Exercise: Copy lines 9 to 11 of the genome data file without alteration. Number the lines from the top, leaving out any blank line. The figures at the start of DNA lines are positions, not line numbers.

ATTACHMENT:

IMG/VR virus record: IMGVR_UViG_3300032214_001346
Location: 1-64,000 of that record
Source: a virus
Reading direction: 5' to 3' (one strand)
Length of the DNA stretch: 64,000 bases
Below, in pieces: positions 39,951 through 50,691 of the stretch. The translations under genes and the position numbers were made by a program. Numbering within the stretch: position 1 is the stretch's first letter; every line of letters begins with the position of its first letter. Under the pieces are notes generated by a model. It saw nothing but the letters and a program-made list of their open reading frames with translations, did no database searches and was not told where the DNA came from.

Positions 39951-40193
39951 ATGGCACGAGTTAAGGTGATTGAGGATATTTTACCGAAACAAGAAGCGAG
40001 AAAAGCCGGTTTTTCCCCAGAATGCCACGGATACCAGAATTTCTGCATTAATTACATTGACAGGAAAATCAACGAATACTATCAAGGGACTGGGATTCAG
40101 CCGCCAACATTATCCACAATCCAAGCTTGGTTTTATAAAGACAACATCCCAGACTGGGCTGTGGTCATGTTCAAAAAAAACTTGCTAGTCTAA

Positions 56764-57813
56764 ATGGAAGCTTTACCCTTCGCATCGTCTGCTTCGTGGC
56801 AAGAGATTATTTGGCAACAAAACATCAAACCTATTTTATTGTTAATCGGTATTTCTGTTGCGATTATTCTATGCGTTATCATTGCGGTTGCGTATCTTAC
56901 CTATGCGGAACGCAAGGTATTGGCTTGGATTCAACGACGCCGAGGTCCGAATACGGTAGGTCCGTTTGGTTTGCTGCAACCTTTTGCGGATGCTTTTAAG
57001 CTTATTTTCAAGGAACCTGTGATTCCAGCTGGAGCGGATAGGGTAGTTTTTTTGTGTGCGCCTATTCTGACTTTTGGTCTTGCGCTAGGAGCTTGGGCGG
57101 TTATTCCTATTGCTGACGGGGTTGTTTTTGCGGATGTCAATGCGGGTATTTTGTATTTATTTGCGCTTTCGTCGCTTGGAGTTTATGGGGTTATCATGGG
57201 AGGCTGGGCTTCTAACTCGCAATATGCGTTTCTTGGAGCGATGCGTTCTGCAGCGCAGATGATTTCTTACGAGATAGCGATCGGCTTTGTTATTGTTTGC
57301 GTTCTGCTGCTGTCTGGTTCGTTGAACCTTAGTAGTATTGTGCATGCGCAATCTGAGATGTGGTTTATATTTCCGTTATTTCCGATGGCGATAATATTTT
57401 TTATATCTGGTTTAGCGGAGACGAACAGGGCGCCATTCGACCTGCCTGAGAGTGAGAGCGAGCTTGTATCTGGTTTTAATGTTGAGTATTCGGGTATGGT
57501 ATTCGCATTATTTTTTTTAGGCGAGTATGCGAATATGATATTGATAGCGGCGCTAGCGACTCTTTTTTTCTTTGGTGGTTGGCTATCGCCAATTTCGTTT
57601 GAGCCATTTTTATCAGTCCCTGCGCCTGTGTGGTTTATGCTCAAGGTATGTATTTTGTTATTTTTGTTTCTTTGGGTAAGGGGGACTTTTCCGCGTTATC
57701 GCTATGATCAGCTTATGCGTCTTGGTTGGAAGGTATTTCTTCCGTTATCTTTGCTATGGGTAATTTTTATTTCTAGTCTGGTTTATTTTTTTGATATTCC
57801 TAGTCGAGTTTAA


40001 AAAAGCCGGTTTTTCCCCAGAATGCCACGGATACCAGAATTTCTGCATTAATTACATTGACAGGAAAATCAACGAATACTATCAAGGGACTGGGATTCAG
40101 CCGCCAACATTATCCACAATCCAAGCTTGGTTTTATAAAGACAACATCCCAGACTGGGCTGTGGTCATGTTCAAAAAAAACTTGCTAGTCTAA

Positions 56764-57813